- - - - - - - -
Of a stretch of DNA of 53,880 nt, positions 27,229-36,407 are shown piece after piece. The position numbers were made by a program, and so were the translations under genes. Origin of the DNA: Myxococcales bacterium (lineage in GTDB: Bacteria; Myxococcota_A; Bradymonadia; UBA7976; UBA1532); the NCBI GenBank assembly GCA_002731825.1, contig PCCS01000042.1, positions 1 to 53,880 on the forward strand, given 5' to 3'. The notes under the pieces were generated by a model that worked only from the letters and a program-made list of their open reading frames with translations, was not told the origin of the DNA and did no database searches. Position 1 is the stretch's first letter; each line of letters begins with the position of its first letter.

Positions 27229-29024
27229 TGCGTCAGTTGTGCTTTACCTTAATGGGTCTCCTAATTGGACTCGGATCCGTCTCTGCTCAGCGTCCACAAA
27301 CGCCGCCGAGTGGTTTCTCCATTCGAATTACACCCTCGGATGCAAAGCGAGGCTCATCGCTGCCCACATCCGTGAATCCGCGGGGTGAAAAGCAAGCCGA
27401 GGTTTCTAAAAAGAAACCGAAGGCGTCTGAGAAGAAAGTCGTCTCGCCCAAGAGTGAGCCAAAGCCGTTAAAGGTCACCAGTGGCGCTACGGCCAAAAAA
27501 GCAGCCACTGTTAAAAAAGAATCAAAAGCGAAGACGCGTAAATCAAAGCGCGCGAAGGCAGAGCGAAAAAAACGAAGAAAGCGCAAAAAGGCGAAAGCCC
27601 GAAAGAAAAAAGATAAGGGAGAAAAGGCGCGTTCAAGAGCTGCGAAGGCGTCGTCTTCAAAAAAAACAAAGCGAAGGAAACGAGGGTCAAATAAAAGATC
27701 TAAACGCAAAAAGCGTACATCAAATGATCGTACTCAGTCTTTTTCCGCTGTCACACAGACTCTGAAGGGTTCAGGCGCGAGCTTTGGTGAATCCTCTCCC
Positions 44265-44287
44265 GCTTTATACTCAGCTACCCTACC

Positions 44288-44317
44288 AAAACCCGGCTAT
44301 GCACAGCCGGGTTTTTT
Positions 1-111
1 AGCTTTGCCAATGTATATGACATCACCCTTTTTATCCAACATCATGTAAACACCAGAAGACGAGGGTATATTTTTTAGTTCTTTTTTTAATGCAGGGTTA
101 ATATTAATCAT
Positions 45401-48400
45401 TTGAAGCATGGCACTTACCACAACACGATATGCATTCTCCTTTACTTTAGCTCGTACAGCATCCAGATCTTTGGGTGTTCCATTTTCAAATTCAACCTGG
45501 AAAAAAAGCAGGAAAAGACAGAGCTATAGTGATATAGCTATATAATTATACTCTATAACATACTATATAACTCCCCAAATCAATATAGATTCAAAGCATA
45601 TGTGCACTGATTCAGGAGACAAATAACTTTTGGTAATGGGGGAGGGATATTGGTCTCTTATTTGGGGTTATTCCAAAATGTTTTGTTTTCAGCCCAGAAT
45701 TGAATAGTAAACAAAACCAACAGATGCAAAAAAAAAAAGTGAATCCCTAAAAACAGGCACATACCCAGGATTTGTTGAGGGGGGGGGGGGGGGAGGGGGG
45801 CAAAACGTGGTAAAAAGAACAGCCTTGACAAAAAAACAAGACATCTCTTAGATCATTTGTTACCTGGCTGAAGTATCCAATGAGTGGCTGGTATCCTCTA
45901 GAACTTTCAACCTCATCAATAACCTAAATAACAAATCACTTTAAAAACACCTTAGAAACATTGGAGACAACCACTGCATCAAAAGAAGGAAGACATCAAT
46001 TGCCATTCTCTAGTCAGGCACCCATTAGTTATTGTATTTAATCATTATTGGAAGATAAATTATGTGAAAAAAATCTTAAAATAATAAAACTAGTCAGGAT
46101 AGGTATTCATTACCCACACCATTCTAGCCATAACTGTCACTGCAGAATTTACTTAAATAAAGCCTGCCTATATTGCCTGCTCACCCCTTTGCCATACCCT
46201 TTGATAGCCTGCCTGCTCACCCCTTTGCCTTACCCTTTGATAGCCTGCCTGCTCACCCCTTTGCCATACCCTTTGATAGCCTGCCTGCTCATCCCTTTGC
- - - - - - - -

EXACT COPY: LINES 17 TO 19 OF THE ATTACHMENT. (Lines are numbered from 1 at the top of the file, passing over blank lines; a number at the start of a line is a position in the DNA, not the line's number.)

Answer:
Positions 45401-48400
45401 TTGAAGCATGGCACTTACCACAACACGATATGCATTCTCCTTTACTTTAGCTCGTACAGCATCCAGATCTTTGGGTGTTCCATTTTCAAATTCAACCTGG
45501 AAAAAAAGCAGGAAAAGACAGAGCTATAGTGATATAGCTATATAATTATACTCTATAACATACTATATAACTCCCCAAATCAATATAGATTCAAAGCATA